The debate over gun control in the United States has waxed and waned over the years. Each time there is a mass killing by gunmen in civilian settings, there is outrage—for what seems like 10 seconds. In particular, the killing of 20 schoolchildren and six educators in Newtown in December 2012 fueled a national discussion over gun laws, with calls by the Obama administration to limit the availability of military-style weapons.

But despite extensive public support, legislation to ban semi-automatic assault weapons and expand background checks was defeated in the Senate in 2013. Deadly mass shootings in 2015, including the killing of nine people at a church in Charleston, South Carolina, and 14 at a community center in San Bernardino, California, helped to rekindle the debate. But little has changed.

The Gun Control Act of 1968 prohibited the sale of firearms to several categories of individuals, including persons under 18 years of age, those with criminal records, the mentally disabled, unlawful aliens, dishonorably discharged military personnel and others. In 1993, the law was amended by the Brady Handgun Violence Prevention Act, which mandated background checks for all unlicensed persons purchasing a firearm from a federally licensed dealer. But by 2016, there were no federal laws banning semi-automatic assault weapons, military-style .50 caliber rifles, handguns, or large-capacity ammunition magazines. The federal prohibition on assault weapons and high-capacity magazines between 1994 and 2004 had expired.

Not that that prohibition was so great. First, there is no technical definition of an “assault weapon.” There are fully automatic weapons, which fire continuously when the trigger is held down. Those have been strictly regulated since 1934. Then there are semi-automatic weapons that reload automatically but fire only once each time the trigger is depressed. Semi-automatic pistols and rifles come in all shapes and sizes and are extremely common in the United States. Because Congress didn’t want to ban all semi-automatic weapons, lawmakers mainly focused on 18 specific firearms, as well as certain military-type features on guns. Complex flow charts laid it all out but it was extremely complicated, thereby making it easy to evade.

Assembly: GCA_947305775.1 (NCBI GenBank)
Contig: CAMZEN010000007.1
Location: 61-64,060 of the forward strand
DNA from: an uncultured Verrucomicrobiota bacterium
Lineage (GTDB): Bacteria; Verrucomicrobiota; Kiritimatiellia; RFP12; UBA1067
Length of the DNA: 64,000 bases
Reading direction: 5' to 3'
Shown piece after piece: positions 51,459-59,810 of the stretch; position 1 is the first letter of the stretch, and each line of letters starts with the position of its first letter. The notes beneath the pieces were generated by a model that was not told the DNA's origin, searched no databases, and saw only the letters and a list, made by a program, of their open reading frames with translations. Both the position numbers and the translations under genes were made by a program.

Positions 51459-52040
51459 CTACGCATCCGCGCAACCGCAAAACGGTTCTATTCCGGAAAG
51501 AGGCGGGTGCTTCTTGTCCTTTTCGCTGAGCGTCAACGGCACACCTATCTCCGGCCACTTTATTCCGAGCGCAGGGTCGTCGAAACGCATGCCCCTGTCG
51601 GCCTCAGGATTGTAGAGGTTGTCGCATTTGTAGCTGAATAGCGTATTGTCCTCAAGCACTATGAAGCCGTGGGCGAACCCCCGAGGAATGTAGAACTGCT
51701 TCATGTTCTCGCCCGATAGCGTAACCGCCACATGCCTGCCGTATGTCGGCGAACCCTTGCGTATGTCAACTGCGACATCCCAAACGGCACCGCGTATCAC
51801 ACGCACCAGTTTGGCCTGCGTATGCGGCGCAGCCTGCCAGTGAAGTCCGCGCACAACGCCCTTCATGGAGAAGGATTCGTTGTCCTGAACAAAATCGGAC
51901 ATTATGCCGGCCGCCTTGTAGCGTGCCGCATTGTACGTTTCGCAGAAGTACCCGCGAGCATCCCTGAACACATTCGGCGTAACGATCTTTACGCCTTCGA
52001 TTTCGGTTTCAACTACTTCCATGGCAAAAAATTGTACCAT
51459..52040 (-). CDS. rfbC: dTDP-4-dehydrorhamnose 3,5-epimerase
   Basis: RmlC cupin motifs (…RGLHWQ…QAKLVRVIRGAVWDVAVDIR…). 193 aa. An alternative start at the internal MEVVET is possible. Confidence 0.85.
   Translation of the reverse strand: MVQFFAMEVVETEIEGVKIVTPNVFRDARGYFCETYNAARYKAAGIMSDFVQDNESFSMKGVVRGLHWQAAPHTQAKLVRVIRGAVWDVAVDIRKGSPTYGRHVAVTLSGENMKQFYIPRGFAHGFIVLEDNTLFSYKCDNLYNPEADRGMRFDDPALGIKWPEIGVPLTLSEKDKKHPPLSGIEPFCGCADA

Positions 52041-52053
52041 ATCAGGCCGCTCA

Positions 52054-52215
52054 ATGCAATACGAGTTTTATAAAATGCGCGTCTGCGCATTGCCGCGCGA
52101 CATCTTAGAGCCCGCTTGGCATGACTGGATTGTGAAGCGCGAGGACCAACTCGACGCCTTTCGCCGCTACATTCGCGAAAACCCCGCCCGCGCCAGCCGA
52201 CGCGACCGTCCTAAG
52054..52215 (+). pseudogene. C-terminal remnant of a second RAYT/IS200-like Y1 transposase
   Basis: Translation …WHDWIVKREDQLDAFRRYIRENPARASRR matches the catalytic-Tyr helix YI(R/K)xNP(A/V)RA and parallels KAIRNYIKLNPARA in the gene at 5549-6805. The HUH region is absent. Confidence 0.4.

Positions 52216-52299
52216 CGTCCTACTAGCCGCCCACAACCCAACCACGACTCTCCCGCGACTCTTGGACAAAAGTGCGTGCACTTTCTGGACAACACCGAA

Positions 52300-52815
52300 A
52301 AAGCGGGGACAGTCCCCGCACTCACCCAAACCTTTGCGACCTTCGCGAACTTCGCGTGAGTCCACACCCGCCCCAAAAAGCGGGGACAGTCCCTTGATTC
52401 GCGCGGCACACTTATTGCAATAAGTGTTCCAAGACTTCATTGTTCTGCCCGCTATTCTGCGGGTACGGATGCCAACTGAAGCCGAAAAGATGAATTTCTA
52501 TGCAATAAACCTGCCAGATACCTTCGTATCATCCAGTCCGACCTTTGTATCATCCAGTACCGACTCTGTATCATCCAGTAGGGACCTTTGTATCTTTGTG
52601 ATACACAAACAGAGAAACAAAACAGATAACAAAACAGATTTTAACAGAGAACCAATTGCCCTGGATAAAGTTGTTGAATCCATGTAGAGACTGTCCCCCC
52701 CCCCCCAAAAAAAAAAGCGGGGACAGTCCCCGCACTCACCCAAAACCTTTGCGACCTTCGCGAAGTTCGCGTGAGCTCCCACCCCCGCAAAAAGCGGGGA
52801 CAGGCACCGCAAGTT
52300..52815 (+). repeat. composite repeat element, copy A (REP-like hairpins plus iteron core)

Additionally, as both gun control advocates and gun rights advocates noted, at least some of the features outlined in the federal Assault Weapon Ban of 1994 were merely cosmetic. In May 2012, the Law Center to Prevent Gun Violence said, “the inclusion in the list of features that were purely cosmetic in nature created a loophole that allowed manufacturers to successfully circumvent the law by making minor modifications to the weapons they already produced.” The term was repeated in several stories after both the 2012 Aurora and Sandy Hook shootings.

Moreover, there was an important exception. Any assault weapon or magazine that was manufactured before the law went into effect in 1994 was legal to own or resell, and at the time there were roughly 1.5 million assault weapons and more than 24 million high-capacity magazines in private hands. Further, as soon as Congress began working on the law, manufacturers increased production of weapons and magazines in anticipation of higher prices. But, as imperfect as it was, it was something.

In January 2016, President Barack Obama issued a package of executive actions designed to decrease gun violence, notably a measure to require dealers selling firearms at gun shows or online to obtain federal licenses and, in turn, conduct background checks of prospective buyers. Additionally, he proposed new funding to hire hundreds more federal law-enforcement agents, and budgeting $500 million to expand access to mental health care in light of the fact that suicides—many by individuals with undiagnosed mental illnesses—account for about 60 percent of gun deaths. The president acted under his own authority because Congress had failed to pass “common-sense gun safety reforms.” Congress continues to fail.

Mother Jones magazine tracks and maps every shooting spree in the last three-plus decades. It found that since 1982, there have been at least 91 mass murders carried out with firearms across the country, with the killings unfolding in 30 states from Massachusetts to Hawaii. And in most cases, the killers had obtained their weapons legally. The deadliest shooting came this week in Las Vegas, leaving 59 people dead and more than 500 injured. So once again, we ask: What’s it going to take for Congress to respond?